"I don't believe it."
With those four words, President Trump dismissed a 1,656-page report written by about 300 scientists from 13 government agencies documenting the devastating impact of climate change.
"Observations collected around the world provide significant, clear and compelling evidence that global average temperature is much higher, and is rising more rapidly, than anything modern civilization has experienced, with widespread and growing impacts," the report concluded.
Yet the president offered no evidence to support his position, apart from the ridiculous assertion that an unusually cold Thanksgiving undermined the report, which was mandated by Congress and took four years to complete. Trump's entire view of climate change is based on fiat, not fact; on theology, not science.
"This is a new frontier of disavowance of science, of disdain for facts," William K. Reilly, who headed the Environmental Protection Agency under President Bush 41, told The New York Times.
The president's "disdain for facts" in the climate change debate is hardly a new or isolated example. Trump's persistent denial of reality, and his assault on critics who call him to account, form the essence of his approach to public policy.
It's one thing for him to spout outlandish claims at campaign rallies to stir up his troops. It's a far more dangerous development when his delusions become the basis for governmental decisions.
David Axelrod, a senior adviser to Barack Obama, described Trump's approach to the presidency in the Times: "There are no governing rules -- one doesn't have to be governed by rules or facts. Whatever it takes to get what you want or to get to where you want, no matter what you have to justify or what you have to ignore, is OK."
Take taxes. Trump's Treasury Secretary Steven Mnuchin maintained that the president's massive tax cut would "pay for itself with growth," even though most economists said that would never happen. The doubters, of course, were correct, and the Congressional Budget Office recently estimated those tax cuts will add more than $1 trillion to the national debt.
Or take trade. The president defied mainstream economic thinking and tweeted last March that "trade wars are good and easy to win." But Trump's escalating battle with China is damaging many American businesses, including TV-maker Element Electronics, which closed its plant in South Carolina and laid off 126 workers.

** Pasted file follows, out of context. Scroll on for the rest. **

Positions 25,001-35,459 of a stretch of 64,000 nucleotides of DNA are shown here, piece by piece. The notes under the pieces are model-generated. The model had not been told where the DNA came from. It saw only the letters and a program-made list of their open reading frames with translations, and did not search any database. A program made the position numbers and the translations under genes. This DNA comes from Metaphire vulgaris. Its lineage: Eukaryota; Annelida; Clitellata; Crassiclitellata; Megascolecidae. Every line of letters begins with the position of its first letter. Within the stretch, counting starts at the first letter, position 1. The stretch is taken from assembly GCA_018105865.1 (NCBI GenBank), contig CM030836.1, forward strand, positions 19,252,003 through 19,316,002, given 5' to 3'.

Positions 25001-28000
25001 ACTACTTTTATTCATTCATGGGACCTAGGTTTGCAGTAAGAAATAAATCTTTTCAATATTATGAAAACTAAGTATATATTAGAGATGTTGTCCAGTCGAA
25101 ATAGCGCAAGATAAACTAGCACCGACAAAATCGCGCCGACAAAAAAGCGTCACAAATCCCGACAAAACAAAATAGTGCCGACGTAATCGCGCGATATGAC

"The layoff and closure is a result of the new tariffs that were recently and unexpectedly imposed on many goods imported from China," the company explained.
Or take foreign affairs. The CIA concluded that Saudi Crown Prince Mohammed bin Salman "ordered the assassination of journalist Jamal Khashoggi in Istanbul last month," reported The Washington Post.
And yet the president airily dismissed the finding of his own intelligence agency, saying, "Maybe he did, maybe he didn't."
This rejection of reality was too much even for Trump loyalists like Sen. Mike Lee, a Utah Republican, who told NBC, "I disagree with the president's assessment. ... The intelligence I've seen suggests that this was ordered by the crown prince."
Trump disdains not just facts, but fact-finders. He regularly attacks federal judges who rule against him. After he derided one critic of his asylum policies as an "Obama judge," he drew a sharp rebuke from Chief Justice John Roberts, who said, "That independent judiciary is something we should all be thankful for."
But Trump apparently has no conception of an independent judiciary -- or an independent Justice Department, for that matter. The Times reports that the president wanted his attorney general to prosecute two of his political enemies, former FBI director James Comey and Hillary Clinton. He was deterred only when his White House counsel, Don McGahn, warned such an action could trigger impeachment proceedings.
Trump is a modern version of King Canute, the legendary English monarch who placed his throne on the seashore and ordered the tide "not to rise onto my land, nor to wet the clothes or body of your Lord," according to a 12th-century account by Henry of Huntingdon. "But the sea carried on rising as usual without any reverence for his person, and soaked his feet and legs."
When Canute saw that his denial of evidence and science was futile, he learned humility, and concluded that "all the inhabitants of the world should know that the power of kings is vain and trivial."
Trump is getting drenched daily by his disdain for facts, but unlike Canute, he shows no signs of humility. And the tide of truth keeps rising, well above his feet and legs.
Steve and Cokie Roberts can be contacted by email at email@example.com